al-Halabi, Thank you for this excellent summary of micro tone history. I have been studying some styles of playing from Morocco, not the well known maestros but those captured randomly on amateur recordings. I have found a relationship between the use of the quarter tone and it's variations and the natural position of the left hand fingers. For example I can hear a Bayat improvisation with the second note being the same as the one used in Rast. However the the 'f' (the 3rd note of bayat on 'd') is then played slightly flat. Furthermore the player doesn't use any vibrato or slide technique and remains consistent in voicing what seems to be his own way of interpreting maqam Bayat. I have also noticed a Nahawand on 'C' in which the player sharpens the Eb on the 3rd course but only slightly. And on the 1st course he then plays the Eb flat, the opposite to the way he plays it on the 3rd course. This distinguishes the Nahawand as very different from the Western C minor scale we often compare it too. I guess these variations are personal. It's a joy to discover them through listening and copying.



Best Wishes, Charlie
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[*] posted on 11-2-2017 at 07:51 AM


Thanks for the explanation. I never understood why those muwashahat sounded so different if they were indeed from the same origin. Turns out they aren't related that closely.





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al-Halabi
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[*] posted on 11-2-2017 at 09:00 AM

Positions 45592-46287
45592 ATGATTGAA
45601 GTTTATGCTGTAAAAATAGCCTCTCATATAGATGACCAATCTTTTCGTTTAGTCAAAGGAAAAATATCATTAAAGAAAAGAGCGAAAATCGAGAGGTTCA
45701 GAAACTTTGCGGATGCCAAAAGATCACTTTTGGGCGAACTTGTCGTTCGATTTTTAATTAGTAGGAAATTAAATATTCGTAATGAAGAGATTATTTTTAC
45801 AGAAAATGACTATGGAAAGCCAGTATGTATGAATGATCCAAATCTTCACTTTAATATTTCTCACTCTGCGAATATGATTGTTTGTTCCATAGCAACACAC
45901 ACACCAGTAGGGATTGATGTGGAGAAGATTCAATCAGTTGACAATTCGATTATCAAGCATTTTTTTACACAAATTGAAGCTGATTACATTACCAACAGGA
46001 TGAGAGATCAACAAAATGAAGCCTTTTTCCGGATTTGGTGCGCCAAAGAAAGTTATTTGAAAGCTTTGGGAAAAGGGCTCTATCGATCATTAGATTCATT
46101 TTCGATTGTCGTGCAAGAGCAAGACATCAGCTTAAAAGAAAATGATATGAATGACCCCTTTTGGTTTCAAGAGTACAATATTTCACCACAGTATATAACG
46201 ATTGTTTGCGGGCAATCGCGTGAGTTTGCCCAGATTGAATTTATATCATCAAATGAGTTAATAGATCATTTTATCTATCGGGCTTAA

Charlie, the microtonal adjustments you mention are examples of the intricate system of intonation that guides actual performance. Music theory, both Arab and Turkish, is hardly helpful in enlightening us on the many intonational nuances we hear. It identifies the set of pitches and melodic intervals that make up the tone system as if they were all fixed and stable. The most glaring case is that of a note such as sikah/segah, which in practice has a mobile intonation that is modified depending on the maqam, the directional flow of the melody, the pull of neighboring notes, etc. The theory remarkably identifies it as a single pitch, with no recognition of its intonational variations. Turkish music theory defines segah as a note that is flattened by one comma, making the interval dugah to segah one of 180 cents. This is a high version of the half-flat, one that is not typically used in modes such as Bayati, Uşşak, and Saba, which in practice feature a lower version of segah. Turkish musicians refer to this lower segah as Uşşak, a note that thus exists in performance practice but has no basis in theory. Tanburs and lavtas include frets for the lower as well as higher varieties of segah. In contemporary Arab music theory sikah is defined as a note flattened by a quarter tone, with no reference to higher or lower variations of it. Turkish music theory and Arab music theory don't agree on what the pitch of this pivotal note is, and neither acknowledges its fluid character. Other pitch adjustments that we commonly hear and that we make in our own playing are also unaccounted for in the music theory. The ear is our best aide.

Fortunately, the instrument we play is capable of bringing out the intonational subtleties of the music, which contribute so much to its beauty.
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[*] posted on 11-4-2017 at 03:10 AM


I really appreciate the time you have taken to explain this fascinating aspect of oud music. Thank you.
When I decided to focus on intonation my ears and mind were hearing extraordinary combinations of notes. I now consider any theoretical concept relating to intonation as a rough guide only. You are so right when you refer to the contribution of beauty which comes from expressive pitch selection in passages played on the oud.




Best Wishes, Charlie